A lot of field target terms may sound like gibberish if you aren’t used to them. Here is a terms glossary to help keep you up-to-date with verbiage.
AAFTA: American Airgun Field Target Association, the governing body for field target in America.
Action: A group of moving parts used to cock, compress air (in some models), load, and fire an air gun.
Adjustable Objective: The adjustment on a riflescope that allows the parallax to be adjusted so that the target or quarry is in perfect focus. Typically this adjustment is on the front of the rifle scope and has distance marking on the adjustment bell.
Airgun: A gun which propels a projectile through its barrel by use of compressed air or carbon dioxide gas (C02). Gunpowder is not used in this type of gun.
Air Reservoir: The holding tube or bottle used for holding air under pressure for a precharged pneumatic airgun. Typically the reservoir resides in a tube under the barrel or in a removable bottle.
Airgun Rated Scope: A scope that is rated for the bi-directional recoil of spring piston air rifles.
Breech: The rear end of the barrel where the pellet is loaded.
Bore: The inside of the barrel of a gun.
Caliber: The diameter of a projectile, the distance between the lands in a rifled barrel, or the bore diameter in a smooth bore barrel.
C02 airgun: A type of pneumatic air gun utilizing carbon dioxide gas (C02) or air that has been compressed and stored in a metal cylinder, or air that is compressed by an external air pump. This type of air gun allows the firing of multiple shots without recharging.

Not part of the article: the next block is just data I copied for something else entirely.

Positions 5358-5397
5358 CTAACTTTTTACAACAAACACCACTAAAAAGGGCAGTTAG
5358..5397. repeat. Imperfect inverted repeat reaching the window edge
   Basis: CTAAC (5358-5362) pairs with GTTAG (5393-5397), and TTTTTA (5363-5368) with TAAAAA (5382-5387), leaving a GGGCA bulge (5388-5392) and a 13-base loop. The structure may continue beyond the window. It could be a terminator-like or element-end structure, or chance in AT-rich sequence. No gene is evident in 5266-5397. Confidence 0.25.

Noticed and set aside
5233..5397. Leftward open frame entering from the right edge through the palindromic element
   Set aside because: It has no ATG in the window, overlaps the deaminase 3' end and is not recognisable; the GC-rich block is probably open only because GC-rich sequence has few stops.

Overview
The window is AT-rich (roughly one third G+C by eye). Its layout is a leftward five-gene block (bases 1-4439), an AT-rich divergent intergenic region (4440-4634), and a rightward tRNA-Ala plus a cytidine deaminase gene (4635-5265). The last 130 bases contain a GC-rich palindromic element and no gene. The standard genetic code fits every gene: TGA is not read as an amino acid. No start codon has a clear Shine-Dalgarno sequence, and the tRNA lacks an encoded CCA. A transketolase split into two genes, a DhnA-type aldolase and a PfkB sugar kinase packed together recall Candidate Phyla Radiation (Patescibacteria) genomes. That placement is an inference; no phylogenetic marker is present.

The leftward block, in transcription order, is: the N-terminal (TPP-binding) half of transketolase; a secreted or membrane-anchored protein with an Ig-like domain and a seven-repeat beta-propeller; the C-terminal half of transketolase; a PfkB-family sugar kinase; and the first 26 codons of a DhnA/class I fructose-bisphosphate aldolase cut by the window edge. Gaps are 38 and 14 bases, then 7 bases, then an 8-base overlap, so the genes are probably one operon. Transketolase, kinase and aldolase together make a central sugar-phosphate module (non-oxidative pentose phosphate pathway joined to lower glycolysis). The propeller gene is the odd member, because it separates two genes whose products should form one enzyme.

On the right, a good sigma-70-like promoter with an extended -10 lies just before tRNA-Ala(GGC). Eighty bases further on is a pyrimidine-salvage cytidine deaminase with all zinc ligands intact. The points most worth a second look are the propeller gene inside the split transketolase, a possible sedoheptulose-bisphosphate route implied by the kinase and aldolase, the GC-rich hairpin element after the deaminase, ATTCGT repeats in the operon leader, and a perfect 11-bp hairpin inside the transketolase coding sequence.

Click: One adjustment of the windage and elevation turrets on a rifle scope. The distance one click changes the point of impact depends on the minute of angle rating of the rifle scope. Example, a scope with a 1/4″ click adjustment would change the point of impact approximately 1/4″ at 100 yards.
Dieseling: The ignition and detonation of low flash point lubricants due to the high temperature generated during the rapid compression of air in a spring-piston air gun.
Eye Relief: The distance behind a rifle scope’s eyepiece at which you can see a full sight picture.
Field of View: The width of a rifle scope’s sight picture at 100 yards or 100 meters. A wider field of view makes it easier to spot game and track moving targets.
Hold Over/Under: Changing the point of aim either above or below of the target (without adjusting the sights) to adjust for the trajectory of the pellet.
Hunter Division: The Hunter Division rules are intended to promote accessibility to the sport of Field Target, and the use of typical hunting equipment. As such, the rules shall enforce limits on type of allowed equipment, and shall allow for a broad range of competitor physical fitness and conditioning. See section on Hunter Division Shoot Rules.
Kentucky Windage: Changing the point of aim either left or right of the target (without adjusting the sights) to adjust for wind effects on the pellet.
Kill Zone: Portion of the target that needs to be hit in order for the target to fall. These typically range from 3/8″ to 1.5″ for AAFTA sanctioned matches.
Knee riser (hamster): term used to describe a knee rest on a field target rifle. Hamster is the UK term.
Lane: A shooting position/station in a field target competition.
Magnification: The power rating of a rifle scope indicated by the symbol “X”. A 24X rifle scope makes the target appear twenty four times closer than it actually is.
Minute of Angle (MOA): This is an angular unit of measurement which is approximately 1.1″ at 100 yards. This term is typically used in defining the click adjustments on a rifle scope.
Mounts & Rings: Devices used to attach a rifle scope to a rifle.
Muzzle: The front end of the barrel from which a projectile exits.